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SPH’s shake-up: A non-transformative transformation

On the major shifts at Singapore Press Holdings, and why nothing is going to change until we address the press freedom issue.

Even before the pandemic, times were tough for media businesses the world over. We’ve watched newspapers and media publications shut down or downsize, leading to figurative bloodbaths as entire teams and departments were made redundant. Just in March this year, Buzzfeed, the new owners of The Huffington Post, announced that they were going to shut down its British national news operation. In 2019, Buzzfeed itself retrenched 200 workers. And that’s just one company; there are so many more similar stories.

Back home, our traditional media outlets have felt similar pain: just last year, Singapore Press Holdings (SPH) retrenched 140 staff from its media sales and magazines operations. This was after previous rounds of blood-letting, such as the one in 2017 and, even further back, in 2003 (citing the difficult business environment post-SARS and the war in Iraq).

Now, the head honchos of SPH have decided that more drastic action is necessary. They’ll be spinning off the media business into a not-for-profit SPH Media, leaving the original Singapore Press Holdings with no press to hold. The new SPH Media (quite annoyed that they didn't go with Singapore Media Holdings, because I see all this and I SMH) will be a company limited by guarantee.

The reasonable reasons

SPH, with the support of the PAP government, has explained the necessity for such a big change. They’ve talked about the “digital revolution”; as Khaw Boon Wan, former PAP minister and new chairman of SPH Media, explained:

“[The media industry’s] economics have been turned upside down. First, platforms like Facebook and Google have taken a huge share of media advertising revenue. Second, there is now a profusion of content online, often for free, competing for our readers' attention. Third, this has changed a new generation's reading habits. They now find out what is happening from their social media feeds and chat groups, and much less from reading a daily newspaper, especially in print.”
Khaw Boon Wan at a townhall with SPH staff on 12 May, 2021.

This, Khaw says, is a “global phenomenon” that “quality newspapers around the world are facing”. SPH’s strategy is not to seek billionaire bankrollers, but to start this not-for-profit company limited by guarantee. The logic is that the pressure to meet shareholders’ expectations isn’t a good thing for a newspaper company, so this new arrangement will open the door to different sources of public and private funding, while freeing the operation from having to pay out dividends on a regular basis. Instead, public funding recognises that quality journalism is a public good that’s crucial to a functioning democracy.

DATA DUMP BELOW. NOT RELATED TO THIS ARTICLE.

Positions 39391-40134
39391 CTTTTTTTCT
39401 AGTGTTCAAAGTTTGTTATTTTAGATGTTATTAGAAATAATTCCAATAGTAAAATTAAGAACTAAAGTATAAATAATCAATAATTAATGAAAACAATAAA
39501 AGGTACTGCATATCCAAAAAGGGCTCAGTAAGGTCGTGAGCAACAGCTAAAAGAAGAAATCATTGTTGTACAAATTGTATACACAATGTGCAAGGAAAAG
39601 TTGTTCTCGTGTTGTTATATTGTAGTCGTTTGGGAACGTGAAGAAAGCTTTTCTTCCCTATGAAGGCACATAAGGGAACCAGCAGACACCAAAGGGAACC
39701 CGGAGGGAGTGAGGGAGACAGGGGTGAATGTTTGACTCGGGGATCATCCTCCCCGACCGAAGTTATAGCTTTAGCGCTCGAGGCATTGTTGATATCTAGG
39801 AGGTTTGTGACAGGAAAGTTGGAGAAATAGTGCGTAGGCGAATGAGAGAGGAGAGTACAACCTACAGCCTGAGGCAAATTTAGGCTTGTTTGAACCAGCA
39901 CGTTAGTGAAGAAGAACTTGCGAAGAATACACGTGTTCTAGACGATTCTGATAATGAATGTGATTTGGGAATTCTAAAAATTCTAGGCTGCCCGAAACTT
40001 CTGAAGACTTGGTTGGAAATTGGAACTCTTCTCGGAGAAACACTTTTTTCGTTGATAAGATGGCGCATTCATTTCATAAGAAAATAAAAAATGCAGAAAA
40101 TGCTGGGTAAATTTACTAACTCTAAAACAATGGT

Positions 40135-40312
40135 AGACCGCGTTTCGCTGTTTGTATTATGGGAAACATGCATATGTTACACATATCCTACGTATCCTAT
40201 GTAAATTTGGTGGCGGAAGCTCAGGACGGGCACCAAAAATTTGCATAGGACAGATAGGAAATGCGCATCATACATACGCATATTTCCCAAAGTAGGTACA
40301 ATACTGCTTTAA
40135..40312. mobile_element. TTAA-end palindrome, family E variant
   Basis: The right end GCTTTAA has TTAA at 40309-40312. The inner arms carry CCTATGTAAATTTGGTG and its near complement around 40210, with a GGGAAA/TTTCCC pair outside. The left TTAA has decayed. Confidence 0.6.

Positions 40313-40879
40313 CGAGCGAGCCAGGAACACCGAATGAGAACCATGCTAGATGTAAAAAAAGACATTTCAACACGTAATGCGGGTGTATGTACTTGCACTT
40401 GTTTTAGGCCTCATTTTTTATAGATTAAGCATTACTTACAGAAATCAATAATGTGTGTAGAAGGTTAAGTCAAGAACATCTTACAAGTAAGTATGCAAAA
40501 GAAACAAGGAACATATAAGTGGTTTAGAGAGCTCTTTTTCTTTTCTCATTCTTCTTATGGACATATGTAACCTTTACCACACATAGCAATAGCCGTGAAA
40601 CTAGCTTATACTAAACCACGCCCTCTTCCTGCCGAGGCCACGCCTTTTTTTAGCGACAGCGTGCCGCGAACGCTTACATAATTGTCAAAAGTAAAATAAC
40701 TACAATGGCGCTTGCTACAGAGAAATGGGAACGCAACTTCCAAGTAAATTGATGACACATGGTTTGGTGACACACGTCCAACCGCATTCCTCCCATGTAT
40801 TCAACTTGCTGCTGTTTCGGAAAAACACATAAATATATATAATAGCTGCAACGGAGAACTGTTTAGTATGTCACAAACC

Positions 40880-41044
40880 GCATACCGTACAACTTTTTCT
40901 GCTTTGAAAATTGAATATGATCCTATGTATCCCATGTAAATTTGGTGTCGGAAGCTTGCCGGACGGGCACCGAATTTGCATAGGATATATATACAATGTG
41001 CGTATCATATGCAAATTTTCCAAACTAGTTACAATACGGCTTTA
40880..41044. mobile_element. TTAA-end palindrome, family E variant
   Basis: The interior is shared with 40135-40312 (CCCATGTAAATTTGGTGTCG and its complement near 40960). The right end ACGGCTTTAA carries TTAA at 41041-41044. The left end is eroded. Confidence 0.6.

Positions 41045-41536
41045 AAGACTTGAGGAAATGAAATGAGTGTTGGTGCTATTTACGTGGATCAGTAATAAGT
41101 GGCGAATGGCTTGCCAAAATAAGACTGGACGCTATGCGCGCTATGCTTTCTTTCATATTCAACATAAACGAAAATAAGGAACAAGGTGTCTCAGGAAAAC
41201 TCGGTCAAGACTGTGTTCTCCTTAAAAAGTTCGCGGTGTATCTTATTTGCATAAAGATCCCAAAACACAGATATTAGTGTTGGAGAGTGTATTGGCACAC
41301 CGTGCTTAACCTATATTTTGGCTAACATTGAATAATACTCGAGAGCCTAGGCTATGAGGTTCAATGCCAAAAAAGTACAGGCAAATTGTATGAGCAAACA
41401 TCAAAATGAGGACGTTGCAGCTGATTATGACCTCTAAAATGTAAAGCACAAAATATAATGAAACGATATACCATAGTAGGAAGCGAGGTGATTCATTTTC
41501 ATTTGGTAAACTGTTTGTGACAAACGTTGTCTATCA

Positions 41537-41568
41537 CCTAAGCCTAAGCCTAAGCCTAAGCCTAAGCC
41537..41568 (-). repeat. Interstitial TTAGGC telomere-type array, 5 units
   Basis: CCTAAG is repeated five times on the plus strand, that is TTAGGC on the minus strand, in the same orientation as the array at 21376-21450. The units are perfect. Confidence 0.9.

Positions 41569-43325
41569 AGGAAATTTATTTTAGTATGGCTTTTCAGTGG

These are all highly reasonable reasons. The shift towards consuming news online has cut into the usual revenue streams (i.e. advertising) of print publications. Social media platforms and the proliferation of online news sources (of varying quality and integrity) has drawn eyeballs away from traditional media outlets. There has been a global disruption that’s caused headaches for many quality newspapers around the world. The consequences have often been to the detriment of both these publications’ staff (through retrenchments, wage freezes, directionless yet energy-sucking “pivots”, or increased pressure to produce work in multiple formats) and its readers (a drop in quality as newsrooms are hollowed out, or entire subject areas that fall off the news conveyor belt completely), although not necessarily to the shareholders. Taking all this into consideration, the move to create SPH Media makes sense, but…

The missing context

…what’s missing from SPH and the government’s story is crucial context. While it’s true that SPH isn’t alone in grappling with digital disruption in the media industry, SPH is still different because it essentially enjoys a monopoly on the newspaper business in Singapore. Sure, it has to compete with MediaCorp and other websites when it comes to online news, but it’s still the largest professional news-gathering force in the country, and owns all the national print dailies.

Let's be honest, this is what passes for competition in Singapore's journalism industry:

SPH might be facing the same struggles that newspaper companies elsewhere face, but it's also been more protected from real competition than others. It's quite something to be the only horse in a pony race, and still faceplant before the finish line.

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